[Canniseur: Who doesn’t like bubble hash? This is a sweet paean to the wonders of what hash is all about. Now try to find some bubble hash. It’s just not out there. At least in Michigan. I’ll look for it the next time I’m in Colorado or wherever else cannabis is legal for adult use or has reciprocity for Michiganders with medical cannabis cards.]
A dollop of golden resin lands on the smoldering, yet quickly cooling, quartz banger. On impact, the glistening Purple Tangie hashish immediately begins to pulsate furiously; large, clear domes of orange and pine bliss form and pop in rapid succession. I hasten to inhale all of the tangy, swirling blue smoke and I am immediately awash in a pleasant and uplifting energy. There is nothing quite like the unique experience of dabbing bubble hash.
When it comes to the enjoyment of concentrates, dabbing BHO and CO2 oil will get you high for sure, but the experience is very different from smoking hashish. For example, the taste of CO2 oil is sometimes rather bland. For this reason, many of solvent-free CO2 extraction companies invest a lot of effort in reintroducing the right amount of terpenes so that the concentrate is up to par. With BHO, there is often a chest-expanding sensation that takes many dabbers time to get used to. I find that, contrary to that chest-expanding feeling, dabbing hashish immediately opens a sparkly channel of positive feeling up through my nose, between my eyes and toward the top of my head. A calm hush descends upon the outside world as I become inwardly focused on the thick, rolling blue smoke tunneling down to my lungs and then easily bursting forth from my mouth. When I dab hashish, I feel like I temporarily relinquish control of my body — and I am fine with that. With each breath, waves of euphoria course through my veins and my skin feels like it is vibrating.
Given my immense love for hashish, many are surprised to find out that this love affair began relatively recently. It was at the 2014 High Times Medical Cannabis Cup that I had my eyes opened to the world of concentrates made without chemical solvents. Coming from the desert that was the Florida concentrates scene, I was eager to ingest as many dabs as possible, so I dabbed everything in sight with much enthusiasm. I found myself in front of a well-appointed booth with huge chunks of chocolate of different colors on display. I am no fan of chocolate, so I screwed up my face and turned away, mumbling about my distaste for the sweet brown delicacy. A voice piped up in a thick French accent, “This is not chocolate. This is hashish.”
Sure, I had tasted some hashish when my husband was gifted a few precious morsels of the dark substance. However, I had never seen it in any quantities larger than half of a fingernail. My response was to ask if it could be dabbed. When I was assured it could, I did, and it was glorious. That was the beginning.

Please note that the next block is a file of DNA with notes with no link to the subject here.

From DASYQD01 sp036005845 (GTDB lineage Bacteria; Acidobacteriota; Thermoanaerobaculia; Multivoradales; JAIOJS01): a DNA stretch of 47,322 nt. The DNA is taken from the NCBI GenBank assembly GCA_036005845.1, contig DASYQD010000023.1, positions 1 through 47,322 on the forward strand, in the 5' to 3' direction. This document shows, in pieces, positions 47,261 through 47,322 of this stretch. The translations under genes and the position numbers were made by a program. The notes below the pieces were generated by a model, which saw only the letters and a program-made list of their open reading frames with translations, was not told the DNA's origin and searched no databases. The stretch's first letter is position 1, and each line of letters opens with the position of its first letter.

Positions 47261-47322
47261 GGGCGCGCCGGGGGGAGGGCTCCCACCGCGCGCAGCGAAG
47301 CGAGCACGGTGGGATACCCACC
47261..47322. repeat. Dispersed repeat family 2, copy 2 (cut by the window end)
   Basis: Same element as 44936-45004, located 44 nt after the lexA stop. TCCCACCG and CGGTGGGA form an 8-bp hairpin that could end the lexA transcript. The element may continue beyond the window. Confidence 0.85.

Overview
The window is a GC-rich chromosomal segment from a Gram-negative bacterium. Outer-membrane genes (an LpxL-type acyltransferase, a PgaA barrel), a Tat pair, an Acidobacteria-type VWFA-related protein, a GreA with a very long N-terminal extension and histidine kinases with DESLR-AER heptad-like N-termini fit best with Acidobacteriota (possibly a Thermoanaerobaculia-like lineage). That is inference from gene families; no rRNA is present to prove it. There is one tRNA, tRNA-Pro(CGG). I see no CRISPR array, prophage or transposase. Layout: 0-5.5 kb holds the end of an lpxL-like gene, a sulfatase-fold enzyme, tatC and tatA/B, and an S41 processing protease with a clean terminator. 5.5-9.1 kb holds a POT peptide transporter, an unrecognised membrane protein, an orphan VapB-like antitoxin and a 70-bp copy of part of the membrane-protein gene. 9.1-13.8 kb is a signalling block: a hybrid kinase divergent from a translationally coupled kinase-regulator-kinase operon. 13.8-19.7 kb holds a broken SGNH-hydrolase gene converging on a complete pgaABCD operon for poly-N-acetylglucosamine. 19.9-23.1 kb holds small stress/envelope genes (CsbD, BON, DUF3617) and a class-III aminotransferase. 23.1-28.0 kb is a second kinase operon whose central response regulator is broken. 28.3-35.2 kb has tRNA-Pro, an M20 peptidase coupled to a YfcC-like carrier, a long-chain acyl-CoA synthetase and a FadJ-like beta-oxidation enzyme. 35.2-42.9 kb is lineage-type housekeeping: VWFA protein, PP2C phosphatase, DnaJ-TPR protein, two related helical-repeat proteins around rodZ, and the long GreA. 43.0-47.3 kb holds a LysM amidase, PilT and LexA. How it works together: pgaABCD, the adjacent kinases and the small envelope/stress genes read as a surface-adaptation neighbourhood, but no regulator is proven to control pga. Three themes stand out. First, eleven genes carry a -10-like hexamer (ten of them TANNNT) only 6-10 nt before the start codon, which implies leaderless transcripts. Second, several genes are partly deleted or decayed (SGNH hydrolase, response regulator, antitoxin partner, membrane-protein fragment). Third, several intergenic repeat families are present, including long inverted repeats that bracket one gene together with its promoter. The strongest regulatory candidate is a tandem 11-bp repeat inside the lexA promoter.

Weeks later, after a deep introductory smoke and coffee session, the French man — aptly named Frenchy Cannoli — offered me the opportunity to both write about hashish for an international magazine and to learn to make it myself. The very first teaching session had me hooked.
I had made other concentrates before. Earlier in 2014, my husband and I had traveled to intern at a CO2 oil manufacturing company. One of the main turn-offs of that process was how mechanical and energetically sterile it all felt. In CO2 extractions, cannabis is crushed in a grinder, stuffed in tubes and then, for six hours amidst the loudest racket imaginable, cannabis oil is forced out of the plant material.
In contrast, the whole procedure of making bubble hash is far more romantic. The material used must be treated as delicately as the material that will eventually be sold in stores. Washing resin requires a keen eye, paying attention to all the variables. Is there enough ice? Too much? Should the machine (or hand stirrer) be more aggressive to loosen the stubborn trichomes? Has the material been in water long enough or for too much time? The manner of making hashish is all about balance.
Once dried, the magic continues in the pressing stage, which is my favorite part. My love for hashish practically overflows when it is time to melt the clean trichome heads into one luscious mass. In a sensual dance of gentle prodding and coercion, I shape warm resin with my hands, caressing, forming, squeezing and rolling. By the time I am done, I love that piece of hashish thoroughly. I have deposited a piece of myself into the process.
And the benefits of bubble hash are not just atmospheric. High THCA and THC percentages are touted as reasons for preferring other types of extracts, but bubble hash made from the right varieties will yield percentages in the high 70s to 80s.
Plus, while I do not have a scientific basis for my belief, my body can feel the difference between consuming just the oil byproduct in BHO and CO2 oil versus the whole trichome in hashish. Though I like pressed hash the most, granular hash has my heart, too. The majority of hashish that I consume and write about is from dedicated modern-style hashmakers who prefer to separate their trichome glands through multiple micron screens, creating a powdery hash. I can appreciate the great effort it takes to make quality hashish of all consistencies and I like it all.
However, while I am easily enamored by expertly dried glands perched discretely atop each other, I am positively enraptured by examples of the best pressed hash available. The beauty of the smooth, gleaming skin of a well-rolled temple ball is unrivaled by the aesthetic of any other presentation of cannabis trichomes, and that includes solventless diamonds. No matter how gorgeous they may be, they are not my best friend. That particular space in my heart is reserved for broad-spectrum, partially decarbed, pressed bubble hash.